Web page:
A federal court Tuesday dismissed a former Laramie High School student’s lawsuit against the local school district over its 2021 mask mandate, saying Grace Smith hasn’t shown that the school’s actions caused her actual harm.
Smith and her parents, Andy and Erin Smith, last month sued past and present Albany County School District No. 1 board trustees, the district superintendent and the Laramie High School principal, alleging the district enforced an unlawful mask mandate in 2021 without authority from state or county health officers.
The Smiths claimed that the mask mandate caused Smith to be unjustly suspended from school in her junior year and later arrested for trespassing, and that it caused other constitutional harms.
In a Tuesday order dismissing the case, U.S. District Court Senior Judge Nancy Freudenthal said the Smiths failed to show that Grace Smith endured any harms that weren’t self-inflicted — in part because Laramie High School had offered a virtual-schooling option to students who wouldn’t comply with the mask mandate.
“The closest that Plaintiffs get to an ‘actual’ injury in fact is (Grace Smith’s) own decision to forego virtually attending school, continuing trespassing on school property, and voluntarily withdrawing from Laramie High School,” wrote Freudenthal. “Plaintiffs lack an injury in fact required for standing; at least one that is not self-inflicted.”
This case was the Smiths' second case stemming from the school mask mandate. Along with other plaintiffs, they also sued Gov. Mark Gordon and other parties in 2021, but the court dismissed that case the following year when the plaintiffs' attorney failed to respond to multiple motions to dismiss the case.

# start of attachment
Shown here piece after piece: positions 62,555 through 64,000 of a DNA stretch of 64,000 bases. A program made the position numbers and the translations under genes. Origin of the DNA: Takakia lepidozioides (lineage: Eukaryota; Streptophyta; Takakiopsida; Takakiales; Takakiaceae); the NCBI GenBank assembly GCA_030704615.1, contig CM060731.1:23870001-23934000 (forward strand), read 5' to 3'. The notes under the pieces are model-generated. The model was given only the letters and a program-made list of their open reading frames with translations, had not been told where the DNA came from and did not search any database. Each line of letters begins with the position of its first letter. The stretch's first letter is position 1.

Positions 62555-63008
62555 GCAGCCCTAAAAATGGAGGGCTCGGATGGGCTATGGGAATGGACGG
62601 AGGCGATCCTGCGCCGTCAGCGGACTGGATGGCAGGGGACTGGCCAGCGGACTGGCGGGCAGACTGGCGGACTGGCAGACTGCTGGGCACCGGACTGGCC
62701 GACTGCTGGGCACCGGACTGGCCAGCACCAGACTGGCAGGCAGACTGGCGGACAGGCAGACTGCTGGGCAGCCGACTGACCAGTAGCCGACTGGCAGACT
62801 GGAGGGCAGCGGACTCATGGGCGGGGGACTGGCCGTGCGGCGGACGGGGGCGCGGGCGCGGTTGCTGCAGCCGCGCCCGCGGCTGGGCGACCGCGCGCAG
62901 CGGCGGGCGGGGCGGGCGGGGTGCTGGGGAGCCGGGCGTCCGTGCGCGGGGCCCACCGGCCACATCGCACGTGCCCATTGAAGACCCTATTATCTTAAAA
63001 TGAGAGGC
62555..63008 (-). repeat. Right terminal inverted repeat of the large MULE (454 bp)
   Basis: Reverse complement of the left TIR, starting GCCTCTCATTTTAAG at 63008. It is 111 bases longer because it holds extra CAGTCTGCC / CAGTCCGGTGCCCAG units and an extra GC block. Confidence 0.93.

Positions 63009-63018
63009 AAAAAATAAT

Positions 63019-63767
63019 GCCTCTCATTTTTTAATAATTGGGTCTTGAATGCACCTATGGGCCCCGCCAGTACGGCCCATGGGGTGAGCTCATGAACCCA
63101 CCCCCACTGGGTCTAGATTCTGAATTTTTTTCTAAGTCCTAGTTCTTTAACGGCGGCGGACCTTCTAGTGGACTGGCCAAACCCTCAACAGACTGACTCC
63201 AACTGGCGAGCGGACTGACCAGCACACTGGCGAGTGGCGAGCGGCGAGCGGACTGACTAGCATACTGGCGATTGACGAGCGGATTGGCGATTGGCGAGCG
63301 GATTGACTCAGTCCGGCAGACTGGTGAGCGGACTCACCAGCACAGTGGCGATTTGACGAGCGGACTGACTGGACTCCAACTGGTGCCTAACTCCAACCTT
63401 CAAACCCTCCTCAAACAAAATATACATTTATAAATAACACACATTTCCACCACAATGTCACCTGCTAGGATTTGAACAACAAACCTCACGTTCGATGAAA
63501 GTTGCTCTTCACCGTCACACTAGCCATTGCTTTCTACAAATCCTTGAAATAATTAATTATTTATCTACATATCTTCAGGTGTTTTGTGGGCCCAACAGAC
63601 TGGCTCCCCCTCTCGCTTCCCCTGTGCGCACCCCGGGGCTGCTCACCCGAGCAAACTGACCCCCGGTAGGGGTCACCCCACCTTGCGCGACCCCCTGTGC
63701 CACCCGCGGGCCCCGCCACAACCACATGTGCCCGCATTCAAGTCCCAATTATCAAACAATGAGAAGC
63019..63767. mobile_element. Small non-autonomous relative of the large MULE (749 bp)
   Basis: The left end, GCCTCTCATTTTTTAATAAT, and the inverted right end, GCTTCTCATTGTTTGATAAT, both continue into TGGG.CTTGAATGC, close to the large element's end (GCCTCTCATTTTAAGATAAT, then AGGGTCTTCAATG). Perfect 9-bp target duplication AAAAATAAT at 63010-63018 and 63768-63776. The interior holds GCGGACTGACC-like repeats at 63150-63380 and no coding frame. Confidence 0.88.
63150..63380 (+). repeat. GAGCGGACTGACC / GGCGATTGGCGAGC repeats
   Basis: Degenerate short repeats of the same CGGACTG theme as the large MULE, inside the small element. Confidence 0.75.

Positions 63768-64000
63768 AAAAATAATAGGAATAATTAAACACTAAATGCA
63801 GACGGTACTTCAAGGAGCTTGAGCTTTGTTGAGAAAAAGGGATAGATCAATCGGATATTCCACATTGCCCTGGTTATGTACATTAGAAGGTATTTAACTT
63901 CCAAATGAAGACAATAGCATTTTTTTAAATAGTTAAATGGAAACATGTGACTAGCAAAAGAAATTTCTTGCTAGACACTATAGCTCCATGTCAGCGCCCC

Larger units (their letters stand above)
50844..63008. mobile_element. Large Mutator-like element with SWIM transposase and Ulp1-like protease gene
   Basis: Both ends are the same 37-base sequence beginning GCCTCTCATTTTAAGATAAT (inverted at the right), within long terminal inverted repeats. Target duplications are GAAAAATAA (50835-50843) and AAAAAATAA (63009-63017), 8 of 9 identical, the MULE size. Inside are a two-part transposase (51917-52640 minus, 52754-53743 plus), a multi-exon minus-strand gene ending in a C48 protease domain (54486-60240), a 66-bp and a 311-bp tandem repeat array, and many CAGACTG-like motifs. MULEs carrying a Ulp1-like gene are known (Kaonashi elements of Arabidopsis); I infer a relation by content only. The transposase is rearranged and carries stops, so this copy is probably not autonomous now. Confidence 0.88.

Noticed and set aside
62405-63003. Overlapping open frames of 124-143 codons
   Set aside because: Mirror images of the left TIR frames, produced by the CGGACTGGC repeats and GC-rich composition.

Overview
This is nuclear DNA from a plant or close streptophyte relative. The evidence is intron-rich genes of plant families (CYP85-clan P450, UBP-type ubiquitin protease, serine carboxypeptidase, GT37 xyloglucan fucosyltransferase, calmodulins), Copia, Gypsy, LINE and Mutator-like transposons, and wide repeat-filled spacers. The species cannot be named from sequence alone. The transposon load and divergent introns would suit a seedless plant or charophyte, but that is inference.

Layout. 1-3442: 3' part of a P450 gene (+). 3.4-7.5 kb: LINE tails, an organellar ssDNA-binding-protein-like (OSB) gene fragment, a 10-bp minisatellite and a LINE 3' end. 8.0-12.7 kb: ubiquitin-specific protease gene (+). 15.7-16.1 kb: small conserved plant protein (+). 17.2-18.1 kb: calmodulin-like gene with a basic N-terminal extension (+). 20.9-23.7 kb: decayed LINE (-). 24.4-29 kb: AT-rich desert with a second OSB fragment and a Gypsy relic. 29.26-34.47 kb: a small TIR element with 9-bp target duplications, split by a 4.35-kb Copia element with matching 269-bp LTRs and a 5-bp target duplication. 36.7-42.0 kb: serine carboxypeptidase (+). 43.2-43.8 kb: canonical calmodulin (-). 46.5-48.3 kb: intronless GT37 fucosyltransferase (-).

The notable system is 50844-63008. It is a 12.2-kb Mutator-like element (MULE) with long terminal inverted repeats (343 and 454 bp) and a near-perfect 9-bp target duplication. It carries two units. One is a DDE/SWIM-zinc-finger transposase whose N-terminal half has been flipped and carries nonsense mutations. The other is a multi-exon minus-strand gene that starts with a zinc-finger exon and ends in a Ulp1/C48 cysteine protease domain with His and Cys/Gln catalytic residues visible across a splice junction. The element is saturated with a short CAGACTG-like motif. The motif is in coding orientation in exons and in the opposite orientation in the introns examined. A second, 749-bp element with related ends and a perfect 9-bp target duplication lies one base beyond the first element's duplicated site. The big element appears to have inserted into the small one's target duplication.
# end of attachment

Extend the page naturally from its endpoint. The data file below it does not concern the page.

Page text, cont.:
No More Pandemic
Freudenthal also wrote that Smith is not likely to suffer harms at the hands of school administrators in the future. She is no longer a student in the school, the COVID-19 pandemic is over and the mask mandate has lapsed.
“One can debate the effectiveness and necessity of certain measures enacted during the COVID-19 pandemic, but it is not the role of this Court to do so,” wrote Freudenthal. “There is no subject matter jurisdiction which empowers the Court to hear these claims.”
With that, Freudenthal dismissed the Smiths’ three civil claims tied to federal law, which had accused the school of violating Grace Smith’s free-speech and due-process rights under the U.S. Constitution, and her parents’ due-process right to dictate their child’s health care decisions.
The Smiths’ other three claims accusing the district of exceeding its authority and challenging a state law, were linked to state law, Freudenthal wrote. And since she doesn’t have a mechanism to hear argument on the federal claims, then she can’t grandfather the state claims into her federal court, the order says.
In 2021, Smith was a junior in high school when she refused to comply with Laramie High School’s mask mandate that autumn. School officials suspended her from school three times. She refused to leave school Oct. 5, 2021, after her second suspension, so the school summoned the Laramie Police Department and an officer issued Smith a $500 citation for trespassing.
She refused to leave school once again Oct. 7, 2021, after her third suspension. That time, a LPD officer arrested her and took her to the police department, where agents booked her for trespassing.
Meanwhile, the school went into lockdown mode to prevent “further interruptions,” a district spokesman said at the time.
Smith withdrew from Laramie High School on Oct. 13, 2021.
Clair McFarland can be reached at Clair@CowboyStateDaily.com.